• My resume has for twenty years listed my foreign languages: French and Spanish. In all of those years I don’t think any prospective employer or HR person looking to get me on a project has ever actually mentioned that one line item on my resume. Twice in the last week I have been asked to clarify my fluency in French and Spanish. This has been unusual.
  • My career has placed me at several NASA centers, but it has never placed me overseas. The space program here has always been fairly insular, despite some token ventures with other nations. Twice in the last week I was asked if I would be able to relocate overseas. This has been unusual.
  • My background includes a good deal of design related to creating autonomous systems, machines that do their work somewhat independent of our direct guidance, often because they will be at such a distance from Earth that direct guidance is impossible or impractical. A handful of the callers seemed to express significant interest in this background. This has been unusual.

Clearly the people who are calling me think they know something. I have no way of knowing if they truly do have insider information about what’s coming or whether they are just making educated guesses. Surely if Obama was planning a major shift his policy people would have needed to reach out to those companies and industries likely to be affected and learn if those companies and industries would be ready to meet his new policy goals. Perhaps this is how and why they think they know something.

If I had to bet (and I wouldn’t bet much, since I don’t have much to go on)…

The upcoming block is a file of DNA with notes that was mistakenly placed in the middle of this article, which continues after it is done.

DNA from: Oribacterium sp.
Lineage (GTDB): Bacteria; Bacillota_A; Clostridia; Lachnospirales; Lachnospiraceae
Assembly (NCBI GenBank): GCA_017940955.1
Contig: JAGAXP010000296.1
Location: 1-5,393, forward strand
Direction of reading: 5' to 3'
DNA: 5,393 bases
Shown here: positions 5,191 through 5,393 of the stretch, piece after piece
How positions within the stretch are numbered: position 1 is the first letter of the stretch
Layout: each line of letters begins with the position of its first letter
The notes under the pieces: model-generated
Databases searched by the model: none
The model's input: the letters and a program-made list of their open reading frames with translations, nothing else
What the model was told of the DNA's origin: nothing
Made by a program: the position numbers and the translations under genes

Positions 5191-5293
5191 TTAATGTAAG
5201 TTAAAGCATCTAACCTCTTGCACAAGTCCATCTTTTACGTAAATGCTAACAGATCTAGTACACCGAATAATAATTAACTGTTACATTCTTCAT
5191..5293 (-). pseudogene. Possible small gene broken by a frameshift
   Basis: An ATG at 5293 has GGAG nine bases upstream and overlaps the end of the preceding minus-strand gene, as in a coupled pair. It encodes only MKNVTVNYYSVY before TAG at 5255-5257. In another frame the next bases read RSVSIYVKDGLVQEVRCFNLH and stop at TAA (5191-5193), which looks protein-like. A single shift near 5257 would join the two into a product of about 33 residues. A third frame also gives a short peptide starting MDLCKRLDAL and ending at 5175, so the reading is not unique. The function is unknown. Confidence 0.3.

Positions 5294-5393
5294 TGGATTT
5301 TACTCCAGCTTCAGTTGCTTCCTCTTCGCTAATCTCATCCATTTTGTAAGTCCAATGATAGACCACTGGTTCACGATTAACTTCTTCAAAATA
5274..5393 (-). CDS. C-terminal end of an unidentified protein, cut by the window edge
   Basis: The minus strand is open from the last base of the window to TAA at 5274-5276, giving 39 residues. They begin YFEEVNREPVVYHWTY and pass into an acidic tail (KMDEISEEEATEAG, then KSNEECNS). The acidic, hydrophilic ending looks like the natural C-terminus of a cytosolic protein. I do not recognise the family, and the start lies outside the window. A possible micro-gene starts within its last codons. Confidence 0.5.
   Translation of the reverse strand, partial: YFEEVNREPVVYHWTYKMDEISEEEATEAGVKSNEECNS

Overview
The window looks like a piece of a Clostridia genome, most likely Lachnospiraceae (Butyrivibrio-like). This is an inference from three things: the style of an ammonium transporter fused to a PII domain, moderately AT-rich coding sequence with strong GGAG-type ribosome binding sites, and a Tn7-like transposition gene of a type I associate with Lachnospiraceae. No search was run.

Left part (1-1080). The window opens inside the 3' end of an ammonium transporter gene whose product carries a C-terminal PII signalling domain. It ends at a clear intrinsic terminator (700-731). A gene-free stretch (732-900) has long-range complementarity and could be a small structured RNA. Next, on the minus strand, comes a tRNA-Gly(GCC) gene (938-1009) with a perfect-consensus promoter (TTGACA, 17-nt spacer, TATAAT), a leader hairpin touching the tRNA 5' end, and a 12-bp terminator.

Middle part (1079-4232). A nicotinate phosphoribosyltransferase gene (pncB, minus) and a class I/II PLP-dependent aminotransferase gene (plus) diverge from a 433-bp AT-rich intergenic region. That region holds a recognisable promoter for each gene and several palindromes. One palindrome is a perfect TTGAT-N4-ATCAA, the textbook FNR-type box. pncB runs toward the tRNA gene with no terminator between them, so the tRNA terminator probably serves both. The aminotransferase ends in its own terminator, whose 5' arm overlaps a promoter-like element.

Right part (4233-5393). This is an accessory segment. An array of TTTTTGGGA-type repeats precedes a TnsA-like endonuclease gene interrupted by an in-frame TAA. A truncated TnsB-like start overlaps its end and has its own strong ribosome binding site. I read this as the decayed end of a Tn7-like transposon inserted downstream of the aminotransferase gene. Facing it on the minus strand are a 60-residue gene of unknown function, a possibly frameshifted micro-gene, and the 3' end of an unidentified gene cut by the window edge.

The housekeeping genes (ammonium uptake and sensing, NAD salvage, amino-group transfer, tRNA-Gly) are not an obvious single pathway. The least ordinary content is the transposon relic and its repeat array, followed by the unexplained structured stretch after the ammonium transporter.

President Obama will announce significant incentivization of the private space technology sector, enlisting the help of prominent figures and companies to do so, laying out an ambitious long term course to Mars, and the short term democratization of near-Earth travel. His plan will focus on commercializing space, making it profitable and growth-oriented, and making it something we all will be able to visit within our lifetime. He will seize on this as an opportunity to unite all the nations of Earth through a common goal and a forged common history, enlisting the aide of RKA, ESA, JAXA, CNSA , and ISRO, and encouraging their own nation’s private space technology growth.

If anyone wants to bet $5 on it, let me know.


UPDATE 4/15/2010:

Transcript of Obama’s Speech

I conceded I lost the bet.  I owe blog poster Carol’s charity $5.

President Obama hit on a few points I’d said he would, the focus on a long term Mars mission and the major incentivization of the private aerospace sector.  However, he didn’t hit on creating a unified international effort as my deductions led me to suspect, nor did he invoke the chicken-in-every-pot-esque vision of all us Americans getting the opportunity to ride into space within our lifetimes.  Ah well, I warned everyone it was a risky bet.  Still, I remain stubbornly a bit surprised.